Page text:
Monday, August 22, 2005
We determined the Community Service score by measuring each school's performance in three different areas: the percentage of their students enrolled in the Army or Navy Reserve Officer Training Corps; the percentage of their students who are currently serving in the Peace Corps; and the percentage of their federal work-study grants devoted to community service projects. A school's Research score is based on two measurements: the total amount of an institution's research spending, and the number of Ph.Ds awarded by the university in the sciences and engineering. For both Community Service and Research, we weighted each component equally to determine a school's final score in the category.They then add in a Social Mobility score that is based on Pell Grant use by students, adjusted for graduation rates. Someone who wants to root around in that scoring method may find something perverse in there, but I can't be sure.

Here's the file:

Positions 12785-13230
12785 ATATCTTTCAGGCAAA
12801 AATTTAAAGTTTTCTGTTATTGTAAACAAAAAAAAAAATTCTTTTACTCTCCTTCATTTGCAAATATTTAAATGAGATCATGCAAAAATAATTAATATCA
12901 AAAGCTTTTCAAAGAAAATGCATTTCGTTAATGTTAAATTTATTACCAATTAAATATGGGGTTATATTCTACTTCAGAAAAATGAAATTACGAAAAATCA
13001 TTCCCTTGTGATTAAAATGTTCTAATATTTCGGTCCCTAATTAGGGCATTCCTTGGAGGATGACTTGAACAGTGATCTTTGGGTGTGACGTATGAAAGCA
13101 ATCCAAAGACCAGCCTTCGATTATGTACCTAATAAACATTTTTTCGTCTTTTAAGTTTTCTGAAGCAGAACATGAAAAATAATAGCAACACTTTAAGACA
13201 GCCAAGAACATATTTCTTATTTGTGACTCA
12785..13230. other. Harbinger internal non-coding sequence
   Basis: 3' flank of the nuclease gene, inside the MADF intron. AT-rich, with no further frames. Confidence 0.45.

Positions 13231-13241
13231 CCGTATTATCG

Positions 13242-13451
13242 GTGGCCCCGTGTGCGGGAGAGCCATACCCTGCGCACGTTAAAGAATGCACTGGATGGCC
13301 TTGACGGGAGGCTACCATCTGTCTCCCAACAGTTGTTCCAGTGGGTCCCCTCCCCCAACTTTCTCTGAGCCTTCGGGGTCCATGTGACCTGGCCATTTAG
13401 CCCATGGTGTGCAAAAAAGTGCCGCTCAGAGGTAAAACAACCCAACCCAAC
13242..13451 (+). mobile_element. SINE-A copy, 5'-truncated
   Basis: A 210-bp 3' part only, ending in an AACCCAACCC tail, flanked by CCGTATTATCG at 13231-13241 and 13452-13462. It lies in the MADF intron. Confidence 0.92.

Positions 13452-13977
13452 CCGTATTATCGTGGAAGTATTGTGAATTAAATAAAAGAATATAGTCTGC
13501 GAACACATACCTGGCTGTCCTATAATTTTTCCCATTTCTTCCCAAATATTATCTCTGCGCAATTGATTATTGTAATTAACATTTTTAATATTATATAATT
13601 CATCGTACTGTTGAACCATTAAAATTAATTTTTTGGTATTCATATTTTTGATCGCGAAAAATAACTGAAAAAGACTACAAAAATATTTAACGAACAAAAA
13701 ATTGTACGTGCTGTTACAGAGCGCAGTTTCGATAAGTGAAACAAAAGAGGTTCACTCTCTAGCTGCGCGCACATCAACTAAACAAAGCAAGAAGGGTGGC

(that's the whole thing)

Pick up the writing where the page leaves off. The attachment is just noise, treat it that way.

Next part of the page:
At any rate, such a rating method seems to give a lot of credit to schools who send their graduates to the Peace Corps or the military. Thus a number of small southern liberal arts colleges -- Fisk, Wofford, Spelman and Presbyterian -- all fare very well in this ranking system relative to those in USNWR. Carleton, ranked #5 in USNWR for national liberal arts, goes to 30, behind both Macalester (16) and Grinnell (25). What I find odd is the idea that when parents are shopping for schools they should look at ROTC and Peace Corps as indicators of quality, or the number of PhDs in the natural sciences only. The guide appears to be much more elitist in outlook of what some liberals in DC think schools should do rather than what parents would want. Parents might wish to use instead ISI's Choosing the Right College.